Rush revels in triumphant welcome home

Chester City 1 - Macclesfield Town 0
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The Independent Football

Twenty-five years after making his debut for Chester City, Ian Rush made a winning return to the home of his alma mater as manager of the Coca-Cola League's bottom club.

Twenty-five years after making his debut for Chester City, Ian Rush made a winning return to the home of his alma mater as manager of the Coca-Cola League's bottom club.

As a 17-year-old striker, Rush scored 17 goals in 34 games for his first club before a £300,000 move to Liverpool, where he became Anfield's most prolific scorer, with 346 goals in 658 matches. Rush could have stayed in the comfort zone as Liverpool's striker coach under Rafael Benitez, but jumped at the chance of replacing his former Anfield team-mate Mark Wright at the Deva Stadium.

In the intervening years, Chester have moved home - the current ground replacing Sealand Road, where Rush served his apprenticeship - and survived a couple of financial crises. Their return to the Football League after four years has been difficult, with last Monday's Paul Gascoigne-inspired 3-1 defeat at Boston illustrating the size of the task facing Rush and his assistant, the former Welsh international defender Mark Aizlewood. Their first game in charge, in rural Lincolnshire, was a real eye-opener for the pair, who also manage the Welsh Under-17 team.

Having rewritten the records at Liverpool, before his career petered out via Leeds, Newcastle and Wrexham, Rush has a job on his hands if Chester are to avoid an unwanted place in history: no promoted team have ever been relegated from the Football League after just one season.

"From the two games I've seen against Darlington and Boston, the signs are encouraging," Rush wrote in yesterday's programme notes. "The players showed they can play football, but they can't play in fits and starts, and we won't get anything unless we show the right work commitment. But I'm confident we can turn things around."

After posing for his first-home-match photos in brilliant sunshine, Rush settled down to watch his new charges go in search of their first League win of the season, applauding every good play and contesting every unfavourable decision. Chester nearly made a dream start when full-back Darren Edmondson crossed from the right for Stuart Drummond to head over. Then Michael Branch made a piercing diagonal run from the right before scuffing his shot from just outside the area.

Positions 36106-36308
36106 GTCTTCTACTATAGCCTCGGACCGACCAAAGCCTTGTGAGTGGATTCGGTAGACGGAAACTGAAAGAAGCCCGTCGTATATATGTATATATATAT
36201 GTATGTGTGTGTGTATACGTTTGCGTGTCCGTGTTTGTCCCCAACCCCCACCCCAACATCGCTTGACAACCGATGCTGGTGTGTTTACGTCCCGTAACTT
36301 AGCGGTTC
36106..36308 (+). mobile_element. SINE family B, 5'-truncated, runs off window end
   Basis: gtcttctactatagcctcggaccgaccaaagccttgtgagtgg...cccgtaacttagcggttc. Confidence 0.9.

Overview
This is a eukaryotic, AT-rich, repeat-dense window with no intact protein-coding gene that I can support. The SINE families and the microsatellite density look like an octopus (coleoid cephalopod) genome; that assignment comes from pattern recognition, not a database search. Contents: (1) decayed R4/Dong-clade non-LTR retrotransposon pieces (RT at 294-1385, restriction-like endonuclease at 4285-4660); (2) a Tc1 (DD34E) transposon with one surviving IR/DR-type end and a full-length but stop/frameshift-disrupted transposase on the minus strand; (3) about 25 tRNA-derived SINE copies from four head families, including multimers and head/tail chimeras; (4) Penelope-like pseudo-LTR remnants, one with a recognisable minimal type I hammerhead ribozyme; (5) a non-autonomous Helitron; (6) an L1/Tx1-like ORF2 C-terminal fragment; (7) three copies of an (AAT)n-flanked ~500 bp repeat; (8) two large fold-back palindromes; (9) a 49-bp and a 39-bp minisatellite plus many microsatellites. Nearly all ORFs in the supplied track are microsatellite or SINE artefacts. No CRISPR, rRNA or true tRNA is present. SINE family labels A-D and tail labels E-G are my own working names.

After a week of intense coaching from Aizlewood, Chester's defence looked more solid, but Jon Parkin almost gave Macclesfield the lead with a neat right-foot shot which hit Wayne Brown's left-hand post. Then Branch crossed from the left for Drummond's header to drop agonisingly wide of the post, and Branch narrowly headed over.

Macclesfield weathered the storm, with skipper Tommy Widdrington driving them forward from midfield, and 10 minutes before the break, Mark Bailey released Parkin down the right and he forced Brown into a fine save from six yards. But Chester looked the more likely to score, and nearly did seven minutes before the break. Again Branch was involved, crossing from the left for Cortez Belle to set up Kevin Ellison, but his eight-yard shot hit the crossbar. An exciting first half was rounded off by a 20-yard shot by Matthew Tipton, which Brown superbly turned over the bar, and a Ben Davies drive, which Macclesfield's keeper, Steve Wilson, managed to hold.

The game really opened up in the second half, and after Danny Whitaker had fluffed a good chance for Macclesfield by shooting weakly at Brown, Branch almost scored for the home side but shot narrowly wide. The former Everton strikerwas also close after 65 minutes, when his delicate 18-yard lob just cleared the bar.

Macclesfield's goal came under siege. Ellison's shot was deflected for a corner from which Drummond headed narrowly wide. Ellison's goal-bound shot was well saved by Wilson, who then tipped over a stoppage-time header from Danny Collins. Then, from the resultant Ellison corner, Collins headed home despite a valiant but vain goal-line clearance.

So a first home goal produced a first home win in front of Chester's biggest crowd of the season, who gave the team and their chuffed new manager a standing ovation. But, after Chester had conceded 15 goals in seven games, Rush will be just as pleased to have kept a clean sheet.